“What good did it do? None at all. He came, he examined Mrs. Thompson very carefully and he simply said that he did not see any¬thing wrong with her; and then down in the front hall he turned on me and asked me just why I had sent for him and what I thought was the matter with her? Of course I just could not tell him the truth, with his being a doctor and I being just a bookkeeper.

Mother-in-law went to the mountains next day for the summer and that left us alone. Break¬fast as usual and to the office and not a word all day from the house. When I came back at night the house was lit and supper was on the table and the wife at her end as usual and the food served and on the plates. She ate, but her movements were slower, and when she swallowed you could see the food go down by jerks, and her eyes were sunken into the sockets and seemed shiny and— well, like the eyes of a fish on the stalls.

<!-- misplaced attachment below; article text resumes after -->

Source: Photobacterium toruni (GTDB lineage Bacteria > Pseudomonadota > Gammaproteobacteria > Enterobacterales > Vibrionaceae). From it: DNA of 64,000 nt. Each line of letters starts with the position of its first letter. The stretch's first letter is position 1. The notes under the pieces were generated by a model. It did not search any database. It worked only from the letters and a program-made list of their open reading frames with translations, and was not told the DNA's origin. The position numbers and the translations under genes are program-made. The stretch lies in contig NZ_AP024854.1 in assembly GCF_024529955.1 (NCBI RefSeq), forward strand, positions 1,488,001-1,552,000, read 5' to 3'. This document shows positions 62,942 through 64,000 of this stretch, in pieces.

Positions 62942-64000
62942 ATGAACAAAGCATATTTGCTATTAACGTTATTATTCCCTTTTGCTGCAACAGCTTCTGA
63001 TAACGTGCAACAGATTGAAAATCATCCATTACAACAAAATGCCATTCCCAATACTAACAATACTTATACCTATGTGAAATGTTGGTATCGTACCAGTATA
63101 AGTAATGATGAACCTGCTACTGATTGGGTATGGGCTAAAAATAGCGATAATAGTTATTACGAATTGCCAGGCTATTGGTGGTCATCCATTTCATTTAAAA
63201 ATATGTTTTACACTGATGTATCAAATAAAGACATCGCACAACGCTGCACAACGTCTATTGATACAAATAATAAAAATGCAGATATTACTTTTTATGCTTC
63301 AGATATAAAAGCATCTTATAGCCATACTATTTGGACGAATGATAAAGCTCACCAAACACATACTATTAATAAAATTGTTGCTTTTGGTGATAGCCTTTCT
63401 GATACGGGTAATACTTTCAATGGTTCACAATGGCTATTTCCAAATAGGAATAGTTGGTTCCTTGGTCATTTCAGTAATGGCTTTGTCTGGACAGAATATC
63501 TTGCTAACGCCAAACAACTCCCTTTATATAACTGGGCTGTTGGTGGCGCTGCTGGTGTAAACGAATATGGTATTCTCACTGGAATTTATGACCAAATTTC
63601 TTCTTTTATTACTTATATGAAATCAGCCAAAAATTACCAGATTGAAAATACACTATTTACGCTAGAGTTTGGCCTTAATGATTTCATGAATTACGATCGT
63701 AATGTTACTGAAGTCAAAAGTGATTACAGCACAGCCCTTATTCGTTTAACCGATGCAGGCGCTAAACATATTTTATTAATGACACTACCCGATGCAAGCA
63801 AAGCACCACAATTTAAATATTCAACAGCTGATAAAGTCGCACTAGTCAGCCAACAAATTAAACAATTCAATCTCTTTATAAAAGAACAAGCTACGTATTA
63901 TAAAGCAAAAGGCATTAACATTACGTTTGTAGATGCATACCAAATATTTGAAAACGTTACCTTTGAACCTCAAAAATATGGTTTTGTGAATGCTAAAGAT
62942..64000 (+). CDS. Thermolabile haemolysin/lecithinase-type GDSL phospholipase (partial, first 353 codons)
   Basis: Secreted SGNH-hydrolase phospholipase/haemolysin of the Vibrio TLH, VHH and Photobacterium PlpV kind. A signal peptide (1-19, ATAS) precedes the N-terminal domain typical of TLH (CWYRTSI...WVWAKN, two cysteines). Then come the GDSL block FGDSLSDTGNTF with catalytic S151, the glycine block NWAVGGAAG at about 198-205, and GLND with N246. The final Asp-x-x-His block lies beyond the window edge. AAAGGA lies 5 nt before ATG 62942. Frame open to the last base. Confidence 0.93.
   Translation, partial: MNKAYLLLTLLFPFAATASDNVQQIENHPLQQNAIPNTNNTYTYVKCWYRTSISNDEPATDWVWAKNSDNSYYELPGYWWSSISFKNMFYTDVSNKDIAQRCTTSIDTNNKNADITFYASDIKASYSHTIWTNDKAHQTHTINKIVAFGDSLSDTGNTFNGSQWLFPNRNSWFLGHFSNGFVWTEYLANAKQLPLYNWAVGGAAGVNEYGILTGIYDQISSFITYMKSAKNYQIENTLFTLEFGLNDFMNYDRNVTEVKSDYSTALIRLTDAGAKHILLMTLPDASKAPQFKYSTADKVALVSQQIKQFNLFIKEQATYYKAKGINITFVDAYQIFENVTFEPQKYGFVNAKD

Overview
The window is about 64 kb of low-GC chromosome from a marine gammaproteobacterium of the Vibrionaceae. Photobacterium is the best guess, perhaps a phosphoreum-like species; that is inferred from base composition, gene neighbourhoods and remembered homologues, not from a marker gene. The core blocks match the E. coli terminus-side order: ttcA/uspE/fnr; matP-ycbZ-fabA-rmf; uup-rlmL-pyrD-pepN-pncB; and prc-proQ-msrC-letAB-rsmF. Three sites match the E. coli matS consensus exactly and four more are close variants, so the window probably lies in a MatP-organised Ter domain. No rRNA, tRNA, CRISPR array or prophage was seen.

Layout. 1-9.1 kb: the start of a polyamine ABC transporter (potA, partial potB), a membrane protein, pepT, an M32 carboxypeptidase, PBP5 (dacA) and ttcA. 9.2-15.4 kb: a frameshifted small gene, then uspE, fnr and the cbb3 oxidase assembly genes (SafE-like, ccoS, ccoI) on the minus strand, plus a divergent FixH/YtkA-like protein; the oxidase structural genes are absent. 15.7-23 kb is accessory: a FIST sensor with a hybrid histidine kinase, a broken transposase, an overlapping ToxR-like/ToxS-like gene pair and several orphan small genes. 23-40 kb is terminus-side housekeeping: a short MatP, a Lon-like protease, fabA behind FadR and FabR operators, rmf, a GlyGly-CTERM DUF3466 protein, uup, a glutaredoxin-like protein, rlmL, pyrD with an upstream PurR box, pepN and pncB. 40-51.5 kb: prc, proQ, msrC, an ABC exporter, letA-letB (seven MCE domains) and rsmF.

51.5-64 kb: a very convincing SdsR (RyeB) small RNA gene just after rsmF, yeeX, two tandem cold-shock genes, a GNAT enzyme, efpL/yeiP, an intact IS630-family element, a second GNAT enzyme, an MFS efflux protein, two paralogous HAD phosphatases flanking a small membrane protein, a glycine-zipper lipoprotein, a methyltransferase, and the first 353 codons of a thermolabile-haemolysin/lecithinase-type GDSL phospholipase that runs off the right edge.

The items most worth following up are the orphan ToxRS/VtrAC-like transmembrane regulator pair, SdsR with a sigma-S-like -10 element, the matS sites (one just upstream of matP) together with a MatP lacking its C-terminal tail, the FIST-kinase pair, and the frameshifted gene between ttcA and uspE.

“There were flowers on the table, but the smell was something differ¬ent, it was sweeter and when I took a deep breath it was just hard for me to go on eating the pork chops and potatoes. You see it was summer time and warm, and in spite of the screens there was a fly or two in the house, and when I saw one walking around on her lip and she not mak¬ing any effort to brush it off, I just couldn’t keep on eating. Had to go and start washing the dishes. Per¬haps you can understand how I felt, Doctor. Things looked rather odd.